Passions: When hitting the slopes, Austria’s carb-rich cuisine comes into its own
Most people think of Italy, France and Spain as the great culinary nations of Europe, and fair enough – even the most hardcore fans of other food cultures would have to admit that those three are superpowers of scran. That said, food is often about context. You might not fancy a gelato if it’s minus five and snowing. Similarly, a croissant for breakfast is fine if all you have planned for the day is a mosey around a few Parisian art galleries. If you’re planning to break a sweat though, you’re not going to be able to fuel your body very effectively on a pastry that’s mostly made out of butter and air.
The Austrians, by contrast, know how to pack in the calories with maximum Teutonic efficiency. Not everyone in this well-forested neck of the woods is a lumberjack by trade, but, as if laid down in some ancient Habsburg decree, every restaurant seems to offer dishes packing lumberjack-levels of carbs.
The famous one is Weiner schnitzel – slices of veal pounded flat, then rolled in flour, eggs and breadcrumbs and pan-fried until golden-brown. Traditionally, this delicacy is only supposed to be served with lemon, parsley and perhaps cranberry sauce, but the more down-home the establishment you’re dining at, the more likely it is to come with a hearty side of mashed potatoes. The ski hill version is often Wiener Schnitzel vom Schwein – where pork is used instead of veal – and chips on the side are as likely as spuds. Want a smaller version for the kids? No problem! And look, in lieu of salad they’ve put a packet of Haribo on top of the chips!Delicious and calorific as Weiner schnitzel undoubtedly is, however, it’s really only an entry-level dish to help you transition to the Class A carbs.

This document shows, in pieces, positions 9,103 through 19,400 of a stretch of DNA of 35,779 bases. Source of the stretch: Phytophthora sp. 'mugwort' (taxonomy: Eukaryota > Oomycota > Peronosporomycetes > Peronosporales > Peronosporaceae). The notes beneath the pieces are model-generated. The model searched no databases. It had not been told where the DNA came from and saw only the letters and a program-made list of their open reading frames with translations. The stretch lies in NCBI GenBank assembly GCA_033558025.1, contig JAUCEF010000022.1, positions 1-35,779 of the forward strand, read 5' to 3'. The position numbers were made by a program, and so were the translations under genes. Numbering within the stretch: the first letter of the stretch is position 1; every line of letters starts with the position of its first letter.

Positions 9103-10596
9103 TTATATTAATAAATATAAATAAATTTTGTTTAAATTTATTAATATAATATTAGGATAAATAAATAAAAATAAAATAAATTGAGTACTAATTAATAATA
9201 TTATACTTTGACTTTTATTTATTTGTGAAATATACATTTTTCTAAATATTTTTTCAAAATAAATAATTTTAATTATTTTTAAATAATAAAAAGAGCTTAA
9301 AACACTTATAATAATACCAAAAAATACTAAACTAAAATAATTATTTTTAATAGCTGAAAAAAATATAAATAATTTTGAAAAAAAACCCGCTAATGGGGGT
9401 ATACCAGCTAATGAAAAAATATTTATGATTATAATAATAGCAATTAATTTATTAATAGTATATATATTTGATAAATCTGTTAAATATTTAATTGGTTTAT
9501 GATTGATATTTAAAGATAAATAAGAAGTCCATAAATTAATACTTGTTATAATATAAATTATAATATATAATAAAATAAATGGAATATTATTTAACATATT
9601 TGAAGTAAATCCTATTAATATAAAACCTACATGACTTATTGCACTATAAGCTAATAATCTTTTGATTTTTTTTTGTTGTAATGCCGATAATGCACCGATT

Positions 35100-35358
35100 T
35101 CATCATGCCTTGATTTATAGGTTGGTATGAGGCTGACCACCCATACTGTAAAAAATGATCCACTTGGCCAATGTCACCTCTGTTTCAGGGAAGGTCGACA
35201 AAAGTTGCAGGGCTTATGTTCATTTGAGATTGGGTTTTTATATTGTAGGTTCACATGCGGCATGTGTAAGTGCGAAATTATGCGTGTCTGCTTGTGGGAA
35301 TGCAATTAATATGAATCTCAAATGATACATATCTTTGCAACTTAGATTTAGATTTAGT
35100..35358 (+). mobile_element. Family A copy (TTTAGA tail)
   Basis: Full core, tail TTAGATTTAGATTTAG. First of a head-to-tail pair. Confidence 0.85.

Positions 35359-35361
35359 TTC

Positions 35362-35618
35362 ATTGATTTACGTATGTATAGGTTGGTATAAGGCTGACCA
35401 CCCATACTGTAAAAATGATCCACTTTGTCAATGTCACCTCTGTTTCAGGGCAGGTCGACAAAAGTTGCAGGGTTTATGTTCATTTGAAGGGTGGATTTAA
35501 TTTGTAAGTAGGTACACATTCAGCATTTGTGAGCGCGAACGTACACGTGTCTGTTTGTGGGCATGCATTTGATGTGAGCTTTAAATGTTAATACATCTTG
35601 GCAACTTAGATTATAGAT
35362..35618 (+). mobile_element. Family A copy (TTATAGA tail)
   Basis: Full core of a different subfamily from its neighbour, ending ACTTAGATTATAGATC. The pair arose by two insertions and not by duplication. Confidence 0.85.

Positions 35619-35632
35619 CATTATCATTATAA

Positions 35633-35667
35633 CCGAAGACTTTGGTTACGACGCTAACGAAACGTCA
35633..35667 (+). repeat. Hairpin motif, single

Think soup is always a good option for the calorie-conscious? Then you’ve never visited Austria. In a typical bowl of Tirolean Speckknödelsuppe (bacon dumpling soup), each of the dumplings you find bobbing in your broth will contain more than enough kilojoules to power an average-size car from Salzburg to Vienna. Want to go all in? Then you should order a Tiroler gröstl – chunks of ham, onion and potato fried up together in plenty of oil, seasoned with caraway and paprika and then delicately garnished with... a fried egg. Paradise. Guten Appetit!
Roger Cox is Arts Editor of The Scotsman